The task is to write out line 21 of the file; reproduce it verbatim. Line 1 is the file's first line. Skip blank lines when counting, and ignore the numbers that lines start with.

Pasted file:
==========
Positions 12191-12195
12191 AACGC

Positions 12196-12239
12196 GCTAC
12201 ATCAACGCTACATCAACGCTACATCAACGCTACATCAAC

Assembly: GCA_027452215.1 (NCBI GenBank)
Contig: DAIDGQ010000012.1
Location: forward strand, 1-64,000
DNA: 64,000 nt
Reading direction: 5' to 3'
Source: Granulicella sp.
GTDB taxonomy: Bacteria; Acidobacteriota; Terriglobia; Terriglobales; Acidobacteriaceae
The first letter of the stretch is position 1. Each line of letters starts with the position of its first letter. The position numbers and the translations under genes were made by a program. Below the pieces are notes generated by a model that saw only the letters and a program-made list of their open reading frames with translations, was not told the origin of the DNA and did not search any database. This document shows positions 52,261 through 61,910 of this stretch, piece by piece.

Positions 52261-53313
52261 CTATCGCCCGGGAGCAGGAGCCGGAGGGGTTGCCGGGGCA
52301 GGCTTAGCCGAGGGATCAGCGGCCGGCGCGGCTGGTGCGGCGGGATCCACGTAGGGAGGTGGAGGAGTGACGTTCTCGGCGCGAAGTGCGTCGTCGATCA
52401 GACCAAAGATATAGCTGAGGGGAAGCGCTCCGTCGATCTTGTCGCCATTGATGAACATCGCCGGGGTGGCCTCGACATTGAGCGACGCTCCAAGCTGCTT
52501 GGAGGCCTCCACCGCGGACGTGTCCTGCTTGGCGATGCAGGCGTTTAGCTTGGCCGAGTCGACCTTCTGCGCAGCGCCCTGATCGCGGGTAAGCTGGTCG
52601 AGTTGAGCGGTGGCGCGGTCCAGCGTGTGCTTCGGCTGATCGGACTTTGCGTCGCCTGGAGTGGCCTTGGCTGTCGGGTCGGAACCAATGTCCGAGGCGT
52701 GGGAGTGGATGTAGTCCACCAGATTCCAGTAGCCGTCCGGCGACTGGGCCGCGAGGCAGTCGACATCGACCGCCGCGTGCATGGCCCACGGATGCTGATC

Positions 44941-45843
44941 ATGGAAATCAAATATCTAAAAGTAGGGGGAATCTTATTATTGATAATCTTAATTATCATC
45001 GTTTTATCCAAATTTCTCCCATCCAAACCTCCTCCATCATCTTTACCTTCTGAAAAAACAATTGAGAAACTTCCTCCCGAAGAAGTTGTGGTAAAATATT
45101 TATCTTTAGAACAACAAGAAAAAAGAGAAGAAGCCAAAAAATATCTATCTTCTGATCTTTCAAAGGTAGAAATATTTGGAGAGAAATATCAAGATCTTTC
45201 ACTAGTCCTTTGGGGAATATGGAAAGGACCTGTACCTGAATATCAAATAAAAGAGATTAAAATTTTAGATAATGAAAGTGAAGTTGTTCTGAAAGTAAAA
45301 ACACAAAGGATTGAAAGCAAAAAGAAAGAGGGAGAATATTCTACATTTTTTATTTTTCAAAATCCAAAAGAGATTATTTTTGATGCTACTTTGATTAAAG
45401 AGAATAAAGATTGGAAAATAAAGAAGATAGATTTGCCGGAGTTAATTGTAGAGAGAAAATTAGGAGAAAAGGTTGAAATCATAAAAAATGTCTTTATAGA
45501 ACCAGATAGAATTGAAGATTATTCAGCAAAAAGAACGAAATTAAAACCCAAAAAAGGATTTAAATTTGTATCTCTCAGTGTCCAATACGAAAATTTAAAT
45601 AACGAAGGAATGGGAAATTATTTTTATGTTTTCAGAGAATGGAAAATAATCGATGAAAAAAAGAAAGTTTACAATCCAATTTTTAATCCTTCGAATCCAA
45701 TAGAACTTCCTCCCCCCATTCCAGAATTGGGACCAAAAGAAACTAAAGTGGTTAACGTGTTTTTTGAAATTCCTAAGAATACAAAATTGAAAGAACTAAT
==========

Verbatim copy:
Positions 44941-45843